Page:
Welcome to the Octber 2019 edition of An Open Book, hosted both at My Scribbler’s Heart AND Catholicmom.com!
An Open Book is all about what my family is reading this month, from the adults down to the little kids. Share what you’re reading by linking up your blog post below. Simply write about what you’re reading. You can make it personal or, as I do, extend it to the whole family. Your post can be as simple as a few lines about the book or as in-depth as a 700-word review. That’s entirely up to you. You can even forego writing all together and record a video or simply post cover photos.
No blog? No problem. Please share what you’re reading in the comments.
While he’s driving about, my husband has been listening to a variety of books, including Andrew Carnegie by David Nasaw. (We were born and raised in Carnegie, Pennsylvania, a suburb of Pittsburgh, so this has particular interest for him.) If you’re not familiar with this titan of the Industrial Revolution, Carnegie emigrated from Scotland at thirteen and became a wildly successful businessman and philanthropist. Even on audiobook, my husband says this work is daunting, clocking in at more than thirty-two and a half hours, or nearly 900 pages in paperback.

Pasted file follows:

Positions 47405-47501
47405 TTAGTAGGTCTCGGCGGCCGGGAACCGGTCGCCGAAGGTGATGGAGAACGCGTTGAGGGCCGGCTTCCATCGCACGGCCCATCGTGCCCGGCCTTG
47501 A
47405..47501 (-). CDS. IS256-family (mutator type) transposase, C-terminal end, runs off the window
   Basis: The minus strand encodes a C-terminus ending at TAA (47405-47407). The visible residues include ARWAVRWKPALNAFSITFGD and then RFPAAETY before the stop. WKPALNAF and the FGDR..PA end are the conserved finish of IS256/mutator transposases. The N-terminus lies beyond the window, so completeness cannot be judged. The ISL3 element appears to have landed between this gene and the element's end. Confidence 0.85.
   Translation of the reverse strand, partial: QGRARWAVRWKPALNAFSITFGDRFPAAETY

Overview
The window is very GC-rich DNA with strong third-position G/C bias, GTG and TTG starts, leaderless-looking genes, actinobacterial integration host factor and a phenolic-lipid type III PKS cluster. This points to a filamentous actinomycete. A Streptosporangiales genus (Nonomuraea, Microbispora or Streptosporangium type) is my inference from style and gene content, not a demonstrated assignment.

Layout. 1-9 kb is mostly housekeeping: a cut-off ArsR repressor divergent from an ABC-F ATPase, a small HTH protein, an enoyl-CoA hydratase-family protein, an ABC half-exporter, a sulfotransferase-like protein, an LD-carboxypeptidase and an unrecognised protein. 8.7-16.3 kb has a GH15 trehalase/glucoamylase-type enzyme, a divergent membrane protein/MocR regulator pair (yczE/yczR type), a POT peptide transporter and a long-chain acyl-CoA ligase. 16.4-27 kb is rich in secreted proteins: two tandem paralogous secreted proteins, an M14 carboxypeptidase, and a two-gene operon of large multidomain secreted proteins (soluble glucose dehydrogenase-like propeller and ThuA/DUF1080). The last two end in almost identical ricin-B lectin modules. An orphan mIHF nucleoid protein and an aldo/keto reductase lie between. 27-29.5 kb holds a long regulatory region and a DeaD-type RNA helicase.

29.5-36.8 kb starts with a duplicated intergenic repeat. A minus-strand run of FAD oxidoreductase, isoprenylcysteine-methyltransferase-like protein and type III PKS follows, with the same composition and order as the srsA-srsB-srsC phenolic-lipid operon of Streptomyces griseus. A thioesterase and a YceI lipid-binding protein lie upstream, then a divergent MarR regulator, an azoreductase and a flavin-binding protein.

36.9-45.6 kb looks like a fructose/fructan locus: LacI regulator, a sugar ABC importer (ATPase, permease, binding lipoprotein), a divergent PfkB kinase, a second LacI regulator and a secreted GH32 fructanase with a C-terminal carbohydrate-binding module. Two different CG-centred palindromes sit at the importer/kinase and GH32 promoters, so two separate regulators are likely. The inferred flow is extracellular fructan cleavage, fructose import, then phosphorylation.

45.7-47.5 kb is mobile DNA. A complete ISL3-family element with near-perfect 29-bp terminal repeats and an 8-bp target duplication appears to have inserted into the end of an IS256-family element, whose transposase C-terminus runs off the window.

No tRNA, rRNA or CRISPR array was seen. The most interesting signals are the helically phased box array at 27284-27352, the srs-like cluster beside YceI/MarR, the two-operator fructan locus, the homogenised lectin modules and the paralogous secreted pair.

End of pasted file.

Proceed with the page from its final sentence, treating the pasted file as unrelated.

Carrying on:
And to illustrate his varied interests, he’s also listening to Monsters Among Us: An Exploration of Otherworldly Bigfoots, Wolfmen, Portals, Phantoms, and Odd Phenomena by Linda S. Godfrey. I could use this as research for one of my works-in-progress, but I digress. Godfrey has written a dozen books on this topic (including one mentioned here) and is a frequent radio and TV guest expert on cryptozoology.
Not entirely unrelated on the otherworldly spectrum is Manual for Spiritual Warfare by Paul Thigpen. This, however, is less about entertaining curiosities and more about practical advice. It’s highly rated on Amazon (and a good number of the few low-star reviews are download or binding issues not related to content). There is an unseen battle going on around us, inside our families, our homes, and our hearts. Important stuff here.
His last selection is one for beer nerds and foodies (because it’s tied to the Slow Food movement): The Audacity of Hops: The History of America’s Craft Beer Revolution. If your town is like ours, craft breweries and beer pubs have been popping up like dandelions in the spring. This movement, however, has been brewing (see what I did there?) since the 1960s. Interestingly, the author, Tom Acitelli, is a Jim Beard Award finalist, which gives me a perfect segue into what I’m listening to!
The Saturday Night Supper Club by Carla Laureano features a Jim Beard Award-winning Denver chef who is bought out of her upscale restaurant when an essayist’s screed against the coarseness of public discourse on social media goes viral, slandering the chef by hyperlink. And that’s as far as I’ve gotten, though I’ve seen many positive reviews of this book.